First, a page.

A Conversation About Bowel Screening Could Save Your Life
When Sally Maoate sits down to talk with someone about bowel screening she knows the conversation could very well save that person’s life.
As a Kaitakawaenga for the Bowel Screening Programme, it’s her job to educate and encourage people to participate in the national bowel screening programme.
Sally is one of three in the Bowel Screening Programme Outreach team at Te Whatu Ora Te Matau a Māui Hawke’s Bay, working alongside Liz Morley and Sherly Galbraith. They are also supported by Pasifika team members Silia Momoisea and Finehika Veikoso.
The team are celebrating four years since the national Bowel Screening Programme was rolled out across the region.
Since its launch in Hawke’s Bay, a total of 57,737 kits have been posted out to eligible residents aged between 60 and 74, with 33,503 kits returned. Of those, 1,520 people returned positive results requiring more investigation and 83 cancers were detected.
All eligible Hawke's Bay residents are automatically enrolled in the programme and sent pre-invitation letters sent via a birth date system, however not all choose to participate and it’s Sally and her team who encourage more people to take the free test.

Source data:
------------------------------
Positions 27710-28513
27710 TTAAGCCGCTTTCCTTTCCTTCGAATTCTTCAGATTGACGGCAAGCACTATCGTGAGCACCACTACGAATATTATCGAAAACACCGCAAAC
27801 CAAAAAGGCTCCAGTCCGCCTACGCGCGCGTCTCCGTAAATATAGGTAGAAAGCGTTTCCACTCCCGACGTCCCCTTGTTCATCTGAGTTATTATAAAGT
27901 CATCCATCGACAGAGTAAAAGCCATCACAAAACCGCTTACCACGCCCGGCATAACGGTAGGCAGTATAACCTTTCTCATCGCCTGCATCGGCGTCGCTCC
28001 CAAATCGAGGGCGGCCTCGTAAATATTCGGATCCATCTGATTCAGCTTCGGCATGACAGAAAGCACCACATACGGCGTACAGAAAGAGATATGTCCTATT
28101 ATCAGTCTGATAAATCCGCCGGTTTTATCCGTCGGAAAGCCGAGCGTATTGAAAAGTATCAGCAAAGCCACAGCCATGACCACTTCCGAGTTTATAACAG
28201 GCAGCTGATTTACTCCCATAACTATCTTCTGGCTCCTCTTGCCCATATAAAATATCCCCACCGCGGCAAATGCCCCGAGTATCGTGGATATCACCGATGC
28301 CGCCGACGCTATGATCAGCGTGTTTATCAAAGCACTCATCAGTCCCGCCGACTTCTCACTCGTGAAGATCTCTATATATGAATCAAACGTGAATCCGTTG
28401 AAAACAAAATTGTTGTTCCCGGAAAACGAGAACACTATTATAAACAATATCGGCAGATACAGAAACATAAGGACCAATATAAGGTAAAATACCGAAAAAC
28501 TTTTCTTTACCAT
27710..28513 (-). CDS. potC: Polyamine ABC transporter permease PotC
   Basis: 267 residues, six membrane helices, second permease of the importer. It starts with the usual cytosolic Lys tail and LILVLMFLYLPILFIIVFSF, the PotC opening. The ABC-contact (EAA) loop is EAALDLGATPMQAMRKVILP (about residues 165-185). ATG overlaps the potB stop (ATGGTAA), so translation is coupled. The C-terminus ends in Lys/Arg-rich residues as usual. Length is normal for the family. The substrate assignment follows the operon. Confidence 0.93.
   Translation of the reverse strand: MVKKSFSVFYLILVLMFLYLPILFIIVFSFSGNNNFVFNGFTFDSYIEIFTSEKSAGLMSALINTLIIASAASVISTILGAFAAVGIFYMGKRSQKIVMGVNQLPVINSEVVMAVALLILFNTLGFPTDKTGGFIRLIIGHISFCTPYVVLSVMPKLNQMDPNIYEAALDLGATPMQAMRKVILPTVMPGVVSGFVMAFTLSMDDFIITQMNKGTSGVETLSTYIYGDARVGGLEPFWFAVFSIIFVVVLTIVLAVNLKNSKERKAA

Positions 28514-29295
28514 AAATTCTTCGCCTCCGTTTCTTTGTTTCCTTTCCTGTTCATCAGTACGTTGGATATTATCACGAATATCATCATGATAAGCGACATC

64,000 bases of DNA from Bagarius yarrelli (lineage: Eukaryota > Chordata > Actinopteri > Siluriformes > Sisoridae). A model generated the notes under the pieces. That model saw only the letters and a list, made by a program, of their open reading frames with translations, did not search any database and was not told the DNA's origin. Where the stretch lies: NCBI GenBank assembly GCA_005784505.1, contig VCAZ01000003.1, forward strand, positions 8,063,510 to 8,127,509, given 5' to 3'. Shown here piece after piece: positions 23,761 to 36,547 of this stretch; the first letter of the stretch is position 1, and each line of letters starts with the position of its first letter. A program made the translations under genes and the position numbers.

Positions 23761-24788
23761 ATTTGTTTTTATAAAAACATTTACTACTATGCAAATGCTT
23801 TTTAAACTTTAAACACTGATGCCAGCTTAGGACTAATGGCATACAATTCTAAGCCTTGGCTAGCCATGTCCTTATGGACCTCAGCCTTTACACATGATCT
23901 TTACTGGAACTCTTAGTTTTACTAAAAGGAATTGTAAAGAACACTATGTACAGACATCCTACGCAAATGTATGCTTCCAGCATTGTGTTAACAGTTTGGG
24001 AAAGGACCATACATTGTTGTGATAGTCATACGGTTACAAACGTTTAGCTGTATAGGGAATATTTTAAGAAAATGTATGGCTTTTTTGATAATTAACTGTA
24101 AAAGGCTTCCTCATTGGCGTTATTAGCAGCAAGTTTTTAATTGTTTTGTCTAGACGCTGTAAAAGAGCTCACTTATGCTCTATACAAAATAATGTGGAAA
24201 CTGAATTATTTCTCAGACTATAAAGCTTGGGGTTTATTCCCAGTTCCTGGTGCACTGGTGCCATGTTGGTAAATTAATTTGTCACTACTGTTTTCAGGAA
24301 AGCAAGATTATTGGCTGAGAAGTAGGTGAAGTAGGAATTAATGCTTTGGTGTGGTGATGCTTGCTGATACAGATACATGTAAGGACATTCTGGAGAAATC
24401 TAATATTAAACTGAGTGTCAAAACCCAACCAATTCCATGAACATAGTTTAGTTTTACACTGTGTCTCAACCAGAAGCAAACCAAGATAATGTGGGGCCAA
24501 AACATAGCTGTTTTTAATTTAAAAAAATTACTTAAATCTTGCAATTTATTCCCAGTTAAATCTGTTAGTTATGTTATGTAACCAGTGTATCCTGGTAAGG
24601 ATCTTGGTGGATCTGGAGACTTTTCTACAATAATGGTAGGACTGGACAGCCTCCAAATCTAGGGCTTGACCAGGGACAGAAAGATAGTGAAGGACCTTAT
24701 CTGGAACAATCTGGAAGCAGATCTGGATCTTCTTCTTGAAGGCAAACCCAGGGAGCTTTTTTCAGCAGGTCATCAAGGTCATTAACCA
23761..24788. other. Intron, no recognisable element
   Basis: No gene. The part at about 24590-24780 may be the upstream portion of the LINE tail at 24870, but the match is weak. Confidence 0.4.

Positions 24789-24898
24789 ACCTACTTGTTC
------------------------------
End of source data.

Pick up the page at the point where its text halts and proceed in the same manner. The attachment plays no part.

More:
“We are working hard to raise the 48 and 41 percent Māori and Pasifika participation rates to be on par with the overall participation rate of 62 percent of the eligible population in Hawke’s Bay.”
“We visit homes, marae, churches and community events to educate as many people as possible. The programme saves lives by detecting bowel cancer early when it can be successfully treated so if we can get that message through to just one person that’s potentially a life saved.”
The team is often told by people reluctant to take the test that they “feel fine” and “would rather not know if they had cancer.”
Mrs Maoate wants people to understand that not everyone experiences symptoms, but screening could detect cancers earlier and allows for precancerous polyps to be removed, which in the medium to long term reduces the incidence of bowel cancer.
“Do it for your whānau – and your mokopuna.”
The team recently completed a successful education session with Taradale Intermediate School with feedback revealing the group of 20 students involved had gone on to have 115 discussions with friends and whānau as a result.
“We realise just how powerful the mokopuna voice is as most grandparents will do anything for their mokopuna and that resonates with me.”
Mrs Maoate is passionate about what she says is meaningful work.
“It’s an important conversation we’re having with people as it could save their life and we’re humbled to be part of that.”
New Zealand has one of the highest rates of bowel cancer in the world and it kills more than 1200 people every year. Anyone with symptoms such as bleeding from the bottom or blood in their poo, a change in bowel habits lasting more than six weeks, stomach pain which can be severe, any lumps or mass in your tummy or weight loss and tiredness, should see their doctor.
“Don’t delay, test today,” Mrs Maoate says.
Call 0800 924 432 or visit www.timetoscreen.co.nz for more information.